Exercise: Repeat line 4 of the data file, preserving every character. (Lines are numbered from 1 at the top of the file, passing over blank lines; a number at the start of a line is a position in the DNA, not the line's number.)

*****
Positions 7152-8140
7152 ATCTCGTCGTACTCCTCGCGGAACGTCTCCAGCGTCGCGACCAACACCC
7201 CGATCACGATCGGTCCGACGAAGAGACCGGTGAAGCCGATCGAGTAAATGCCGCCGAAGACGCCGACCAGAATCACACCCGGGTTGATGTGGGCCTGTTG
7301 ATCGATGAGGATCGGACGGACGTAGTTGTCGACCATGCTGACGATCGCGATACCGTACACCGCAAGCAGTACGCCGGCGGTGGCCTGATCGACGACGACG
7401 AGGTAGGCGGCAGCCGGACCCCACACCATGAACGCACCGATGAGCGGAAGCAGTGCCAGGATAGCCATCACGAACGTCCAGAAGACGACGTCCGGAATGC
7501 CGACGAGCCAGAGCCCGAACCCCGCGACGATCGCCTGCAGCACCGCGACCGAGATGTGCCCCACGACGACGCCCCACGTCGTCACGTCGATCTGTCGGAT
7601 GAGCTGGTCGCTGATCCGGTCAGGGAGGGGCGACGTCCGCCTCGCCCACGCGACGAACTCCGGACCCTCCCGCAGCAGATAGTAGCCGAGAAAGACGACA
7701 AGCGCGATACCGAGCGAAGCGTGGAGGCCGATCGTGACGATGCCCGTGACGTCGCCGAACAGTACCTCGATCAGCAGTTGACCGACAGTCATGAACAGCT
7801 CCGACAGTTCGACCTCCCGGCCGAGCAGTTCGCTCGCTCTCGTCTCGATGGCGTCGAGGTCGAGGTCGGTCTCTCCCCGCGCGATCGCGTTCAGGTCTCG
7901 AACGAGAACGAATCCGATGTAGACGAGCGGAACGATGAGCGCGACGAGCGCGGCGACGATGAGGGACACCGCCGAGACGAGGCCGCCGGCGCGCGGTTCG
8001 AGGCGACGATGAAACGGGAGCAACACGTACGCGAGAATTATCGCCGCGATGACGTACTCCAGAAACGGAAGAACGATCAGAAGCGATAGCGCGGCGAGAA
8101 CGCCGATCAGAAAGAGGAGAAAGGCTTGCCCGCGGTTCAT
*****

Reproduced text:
7301 ATCGATGAGGATCGGACGGACGTAGTTGTCGACCATGCTGACGATCGCGATACCGTACACCGCAAGCAGTACGCCGGCGGTGGCCTGATCGACGACGACG